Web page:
What are the differences between civilian and military divorce and how can it affect your divorce?
There are over one million Americans serving in the U.S. military, and they are all subject to certain obligations and benefits. These affect every part of their lives, including the lives of their spouses and children. Unlike their civilian counterparts, there are certain issues a couple with one or both members serving in the military must address when they decide to divorce. Let’s go over some of the key points military couples need to know if they plan to file for divorce.
Military divorce is different from a civilian divorce in many ways. Smaller details like where the divorce is filed, and larger issues like child custody and support, are all subject to a new set of rules. A military divorce must be granted by a court that has jurisdiction over both spouses, and that is usually the state in which the military spouse is a resident. This can be different than the state where the couple was married since families in the service may move frequently, so it’s important to know this distinction when preparing to file for divorce.
Pensions and military benefits are another complicated set of issues that service members face. The military provides its members with benefits such as health insurance, life insurance and medical care, much like any other civilian job. These benefits do fall under the law of the state where the divorce is taking place, however the calculations for dividing military benefits and pensions differ from their civilian counterparts. This may require the need for an actuary and special software that deals specifically with military pensions.
Another key difference is child custody and support. Children need to be supported financially in every divorce case, and this is something that the military decrees as well. In fact, service members who violate child support can face even harsher reprimands than civilian couples, such as separation from the military. And the confusion surrounding child custody can be even greater for military couples and spouses. There is the added challenge of extended and frequent deployments, and this issue often poses a problem when members of the service decide to get a divorce.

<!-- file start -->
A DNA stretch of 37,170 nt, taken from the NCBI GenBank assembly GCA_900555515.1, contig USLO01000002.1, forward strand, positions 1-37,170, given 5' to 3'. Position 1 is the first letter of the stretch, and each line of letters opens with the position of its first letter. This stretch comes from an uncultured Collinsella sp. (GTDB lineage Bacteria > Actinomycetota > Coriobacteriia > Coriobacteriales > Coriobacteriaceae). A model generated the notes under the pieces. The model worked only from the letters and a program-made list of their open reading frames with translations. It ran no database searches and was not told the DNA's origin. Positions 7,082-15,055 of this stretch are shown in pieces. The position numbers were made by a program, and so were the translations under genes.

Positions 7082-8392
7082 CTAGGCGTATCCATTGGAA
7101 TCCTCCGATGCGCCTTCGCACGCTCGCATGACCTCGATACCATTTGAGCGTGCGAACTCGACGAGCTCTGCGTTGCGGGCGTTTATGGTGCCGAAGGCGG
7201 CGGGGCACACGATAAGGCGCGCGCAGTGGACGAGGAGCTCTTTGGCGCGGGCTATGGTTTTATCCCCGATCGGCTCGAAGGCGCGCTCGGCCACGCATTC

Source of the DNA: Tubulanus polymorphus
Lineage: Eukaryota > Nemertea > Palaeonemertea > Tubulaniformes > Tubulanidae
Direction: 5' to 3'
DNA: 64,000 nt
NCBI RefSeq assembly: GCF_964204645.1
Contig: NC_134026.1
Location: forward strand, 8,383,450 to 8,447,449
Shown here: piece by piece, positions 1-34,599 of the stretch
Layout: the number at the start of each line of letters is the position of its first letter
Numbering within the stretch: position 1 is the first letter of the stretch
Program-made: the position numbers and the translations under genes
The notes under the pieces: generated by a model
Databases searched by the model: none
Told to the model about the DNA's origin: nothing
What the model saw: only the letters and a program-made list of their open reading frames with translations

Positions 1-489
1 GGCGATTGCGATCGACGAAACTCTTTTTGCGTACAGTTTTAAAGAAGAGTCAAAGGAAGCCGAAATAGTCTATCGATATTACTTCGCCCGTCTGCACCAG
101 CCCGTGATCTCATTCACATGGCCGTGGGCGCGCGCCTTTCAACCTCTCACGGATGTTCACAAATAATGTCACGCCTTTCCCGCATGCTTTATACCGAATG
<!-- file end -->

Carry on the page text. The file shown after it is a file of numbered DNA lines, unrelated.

One way to address this issue is to use parenting plans and family care plans. Divorcing couples need to have a plan that explains exactly how they will handle caring for their children once the divorce is finalized. There are usually contingency plans for various scenarios that cover visitation and where the children will live. These plans take into account the location of the service member’s military base and possible transfers. When only one spouse is in the military and he or she retains full custody, there may also be plans that shift custody to a family member or the service parent’s new spouse during a deployment. The key here is communication – open lines of dialogue between both spouses, commanding officers, and other family members is paramount. Military deployments and moves are common and come with their own uncertainties, so it’s best to make clear plans to ensure that children are cared for.
All this information may sound stressful for military couples who a planning to file for divorce in New York, but a divorce that is fair and equal to spouses and their children can be possible with a experienced divorce attorney. There are also other resources and networks, such as the Armed Forces Legal Assistance Office, that can provide more details and help.
If you or your spouse is in the military and looking for a divorce attorney in Queens, Contact the Law Offices of Bruce Feinstein, Esq. today for a Free Consultation.